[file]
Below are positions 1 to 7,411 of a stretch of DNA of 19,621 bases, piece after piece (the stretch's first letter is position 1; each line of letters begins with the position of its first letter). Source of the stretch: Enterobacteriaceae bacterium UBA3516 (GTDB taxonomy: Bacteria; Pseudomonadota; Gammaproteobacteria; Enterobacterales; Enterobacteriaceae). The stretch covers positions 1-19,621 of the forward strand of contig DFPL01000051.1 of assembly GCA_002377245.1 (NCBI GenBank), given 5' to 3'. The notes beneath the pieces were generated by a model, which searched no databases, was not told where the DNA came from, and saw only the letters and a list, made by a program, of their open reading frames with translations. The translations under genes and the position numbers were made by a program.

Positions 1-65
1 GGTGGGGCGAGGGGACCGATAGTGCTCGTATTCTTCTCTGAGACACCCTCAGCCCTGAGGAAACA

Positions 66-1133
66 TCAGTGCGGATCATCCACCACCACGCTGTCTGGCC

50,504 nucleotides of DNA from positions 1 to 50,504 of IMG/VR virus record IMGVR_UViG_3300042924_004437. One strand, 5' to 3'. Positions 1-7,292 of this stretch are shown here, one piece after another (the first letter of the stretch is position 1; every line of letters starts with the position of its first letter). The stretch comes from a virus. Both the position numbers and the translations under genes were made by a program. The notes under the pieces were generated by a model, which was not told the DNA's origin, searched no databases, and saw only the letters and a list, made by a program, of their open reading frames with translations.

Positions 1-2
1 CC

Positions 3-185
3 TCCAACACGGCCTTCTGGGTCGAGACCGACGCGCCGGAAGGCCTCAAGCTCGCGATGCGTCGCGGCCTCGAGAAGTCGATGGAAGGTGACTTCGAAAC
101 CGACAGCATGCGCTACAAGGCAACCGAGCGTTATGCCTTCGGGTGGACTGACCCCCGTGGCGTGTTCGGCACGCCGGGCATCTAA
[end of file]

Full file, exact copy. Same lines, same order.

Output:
Below are positions 1 to 7,411 of a stretch of DNA of 19,621 bases, piece after piece (the stretch's first letter is position 1; each line of letters begins with the position of its first letter). Source of the stretch: Enterobacteriaceae bacterium UBA3516 (GTDB taxonomy: Bacteria; Pseudomonadota; Gammaproteobacteria; Enterobacterales; Enterobacteriaceae). The stretch covers positions 1-19,621 of the forward strand of contig DFPL01000051.1 of assembly GCA_002377245.1 (NCBI GenBank), given 5' to 3'. The notes beneath the pieces were generated by a model, which searched no databases, was not told where the DNA came from, and saw only the letters and a list, made by a program, of their open reading frames with translations. The translations under genes and the position numbers were made by a program.

Positions 1-65
1 GGTGGGGCGAGGGGACCGATAGTGCTCGTATTCTTCTCTGAGACACCCTCAGCCCTGAGGAAACA

Positions 66-1133
66 TCAGTGCGGATCATCCACCACCACGCTGTCTGGCC

50,504 nucleotides of DNA from positions 1 to 50,504 of IMG/VR virus record IMGVR_UViG_3300042924_004437. One strand, 5' to 3'. Positions 1-7,292 of this stretch are shown here, one piece after another (the first letter of the stretch is position 1; every line of letters starts with the position of its first letter). The stretch comes from a virus. Both the position numbers and the translations under genes were made by a program. The notes under the pieces were generated by a model, which was not told the DNA's origin, searched no databases, and saw only the letters and a list, made by a program, of their open reading frames with translations.

Positions 1-2
1 CC

Positions 3-185
3 TCCAACACGGCCTTCTGGGTCGAGACCGACGCGCCGGAAGGCCTCAAGCTCGCGATGCGTCGCGGCCTCGAGAAGTCGATGGAAGGTGACTTCGAAAC
101 CGACAGCATGCGCTACAAGGCAACCGAGCGTTATGCCTTCGGGTGGACTGACCCCCGTGGCGTGTTCGGCACGCCGGGCATCTAA